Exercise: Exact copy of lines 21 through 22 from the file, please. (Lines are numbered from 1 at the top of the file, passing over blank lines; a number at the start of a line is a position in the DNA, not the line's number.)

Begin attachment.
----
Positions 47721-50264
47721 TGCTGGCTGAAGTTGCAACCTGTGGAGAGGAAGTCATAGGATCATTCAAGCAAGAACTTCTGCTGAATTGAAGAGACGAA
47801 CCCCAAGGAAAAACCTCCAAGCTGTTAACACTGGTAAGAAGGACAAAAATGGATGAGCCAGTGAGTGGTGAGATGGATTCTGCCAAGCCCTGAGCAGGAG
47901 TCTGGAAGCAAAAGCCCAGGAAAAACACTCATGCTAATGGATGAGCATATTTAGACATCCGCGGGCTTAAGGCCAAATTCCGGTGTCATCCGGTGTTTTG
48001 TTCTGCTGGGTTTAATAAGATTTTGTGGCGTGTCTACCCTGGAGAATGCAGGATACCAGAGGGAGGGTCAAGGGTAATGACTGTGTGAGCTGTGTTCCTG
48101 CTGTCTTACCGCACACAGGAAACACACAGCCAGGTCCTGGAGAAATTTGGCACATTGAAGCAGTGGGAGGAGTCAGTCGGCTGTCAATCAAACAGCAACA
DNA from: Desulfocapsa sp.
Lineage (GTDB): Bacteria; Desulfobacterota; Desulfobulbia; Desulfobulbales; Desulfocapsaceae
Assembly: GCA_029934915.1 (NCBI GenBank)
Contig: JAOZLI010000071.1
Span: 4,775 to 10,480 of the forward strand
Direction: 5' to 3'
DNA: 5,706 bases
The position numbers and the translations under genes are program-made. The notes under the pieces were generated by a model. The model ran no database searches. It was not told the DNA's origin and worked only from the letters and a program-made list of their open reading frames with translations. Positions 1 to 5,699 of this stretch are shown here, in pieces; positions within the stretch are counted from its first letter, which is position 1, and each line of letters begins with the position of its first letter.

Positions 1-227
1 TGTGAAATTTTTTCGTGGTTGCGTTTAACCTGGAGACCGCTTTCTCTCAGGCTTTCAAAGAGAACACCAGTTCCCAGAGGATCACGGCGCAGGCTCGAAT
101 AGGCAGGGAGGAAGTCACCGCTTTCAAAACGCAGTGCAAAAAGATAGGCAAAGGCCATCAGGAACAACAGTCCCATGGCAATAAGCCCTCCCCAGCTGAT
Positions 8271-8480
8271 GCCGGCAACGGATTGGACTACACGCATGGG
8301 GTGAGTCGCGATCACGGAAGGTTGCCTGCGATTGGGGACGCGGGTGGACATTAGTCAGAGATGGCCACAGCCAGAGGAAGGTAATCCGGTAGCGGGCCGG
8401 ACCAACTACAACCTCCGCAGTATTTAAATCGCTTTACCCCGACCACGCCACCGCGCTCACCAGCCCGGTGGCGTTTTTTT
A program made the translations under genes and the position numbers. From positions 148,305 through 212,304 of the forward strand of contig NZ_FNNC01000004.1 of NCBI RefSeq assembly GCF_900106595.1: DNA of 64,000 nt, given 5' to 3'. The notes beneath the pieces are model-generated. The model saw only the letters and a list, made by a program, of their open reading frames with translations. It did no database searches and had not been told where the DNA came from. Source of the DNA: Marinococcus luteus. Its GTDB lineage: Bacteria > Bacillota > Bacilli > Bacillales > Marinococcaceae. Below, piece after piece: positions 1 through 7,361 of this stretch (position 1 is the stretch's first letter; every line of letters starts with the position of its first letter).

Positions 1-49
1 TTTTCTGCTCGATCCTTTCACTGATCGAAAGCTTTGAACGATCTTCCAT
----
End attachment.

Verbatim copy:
8401 ACCAACTACAACCTCCGCAGTATTTAAATCGCTTTACCCCGACCACGCCACCGCGCTCACCAGCCCGGTGGCGTTTTTTT
A program made the translations under genes and the position numbers. From positions 148,305 through 212,304 of the forward strand of contig NZ_FNNC01000004.1 of NCBI RefSeq assembly GCF_900106595.1: DNA of 64,000 nt, given 5' to 3'. The notes beneath the pieces are model-generated. The model saw only the letters and a list, made by a program, of their open reading frames with translations. It did no database searches and had not been told where the DNA came from. Source of the DNA: Marinococcus luteus. Its GTDB lineage: Bacteria > Bacillota > Bacilli > Bacillales > Marinococcaceae. Below, piece after piece: positions 1 through 7,361 of this stretch (position 1 is the stretch's first letter; every line of letters starts with the position of its first letter).